Thursday marked the end of my first baking and production class, Hearth Breads and Rolls. It’s amazing how quickly the blocks go by and just how much information and experience you gather in that time frame! The block culminated with my team moving to ciabatta production.

This station sort of brought me back to feeling a little nervous. Unlike the other breads produced in class, the ciabatta is hand mixed. It’s also the first item to go into the ovens so you are on a bit of a time crunch to get it mixed, all the folds in, divided, and time for its final fermentation.

Ciabatta is an extremely wet dough at about 80% hydration. Most of what we worked with was probably in the 60-68% range. This added moisture really made it unlike what I was used to handling. After its bulk fermentation where all the yeast starts doing its thing and creating gas and flavor with its alcohol and organic acid by products, I had to do the first fold. The dough literally poured out of the container and was a sticky mess…but it’s supposed to be. What was amazing was how the folding action immediately showed how it helped the gluten strengthen and reinforce. The dough immediately became more strong. The following fold and mini-fold were a bit easier to do because of this.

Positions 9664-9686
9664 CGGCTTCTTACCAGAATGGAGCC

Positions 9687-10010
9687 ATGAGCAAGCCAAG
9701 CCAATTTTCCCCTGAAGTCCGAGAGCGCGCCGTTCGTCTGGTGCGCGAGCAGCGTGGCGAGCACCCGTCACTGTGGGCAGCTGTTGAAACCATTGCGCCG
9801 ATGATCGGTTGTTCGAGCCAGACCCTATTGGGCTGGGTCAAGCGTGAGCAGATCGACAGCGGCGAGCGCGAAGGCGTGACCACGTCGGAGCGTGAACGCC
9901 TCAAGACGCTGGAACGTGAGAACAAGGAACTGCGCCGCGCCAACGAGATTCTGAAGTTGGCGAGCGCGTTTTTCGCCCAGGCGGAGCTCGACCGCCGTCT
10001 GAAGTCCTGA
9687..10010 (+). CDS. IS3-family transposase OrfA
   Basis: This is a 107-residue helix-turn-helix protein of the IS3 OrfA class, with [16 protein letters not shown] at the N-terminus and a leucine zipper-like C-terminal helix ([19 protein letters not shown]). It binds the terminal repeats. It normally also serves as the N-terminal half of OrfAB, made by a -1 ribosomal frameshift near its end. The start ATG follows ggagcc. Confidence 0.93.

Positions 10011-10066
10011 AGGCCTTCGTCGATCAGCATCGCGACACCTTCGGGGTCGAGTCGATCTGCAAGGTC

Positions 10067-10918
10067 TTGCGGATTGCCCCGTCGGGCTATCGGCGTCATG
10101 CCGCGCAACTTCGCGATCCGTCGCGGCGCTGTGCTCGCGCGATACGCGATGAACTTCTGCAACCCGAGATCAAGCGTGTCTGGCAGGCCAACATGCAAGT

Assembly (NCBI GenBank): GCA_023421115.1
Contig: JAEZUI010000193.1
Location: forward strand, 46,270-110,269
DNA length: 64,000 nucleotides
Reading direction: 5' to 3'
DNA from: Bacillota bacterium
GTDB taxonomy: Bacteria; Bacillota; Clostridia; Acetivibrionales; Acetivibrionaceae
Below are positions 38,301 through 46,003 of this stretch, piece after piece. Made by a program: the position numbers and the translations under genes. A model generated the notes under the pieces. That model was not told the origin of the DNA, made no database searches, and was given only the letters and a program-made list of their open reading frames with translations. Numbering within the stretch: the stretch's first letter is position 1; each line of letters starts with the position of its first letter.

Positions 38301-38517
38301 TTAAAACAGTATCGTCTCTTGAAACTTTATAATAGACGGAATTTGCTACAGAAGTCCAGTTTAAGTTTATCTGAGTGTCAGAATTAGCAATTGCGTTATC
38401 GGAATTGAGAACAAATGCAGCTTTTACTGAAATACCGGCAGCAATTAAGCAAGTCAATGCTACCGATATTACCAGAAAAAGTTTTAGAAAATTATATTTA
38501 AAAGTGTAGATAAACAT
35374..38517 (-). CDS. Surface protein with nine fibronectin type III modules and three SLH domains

Dividing the dough was a bit more difficult because of the additional hydration as well. The dough kept rolling and the skin side you wanted to keep up would slowly start to migrate to the side. It also wanted to stick back together so copious amounts of flour were required to keep this from happening. We had to work fast as well to keep it from overproofing.

The end result–a ciabatta with a nice crunchy crust and large irregular holes–was worth all the craziness from the dough. Although all the breads we produced in class were hands on, it was actually really cool to physically mix the ciabatta dough and it left me with a true feeling of “I made this.”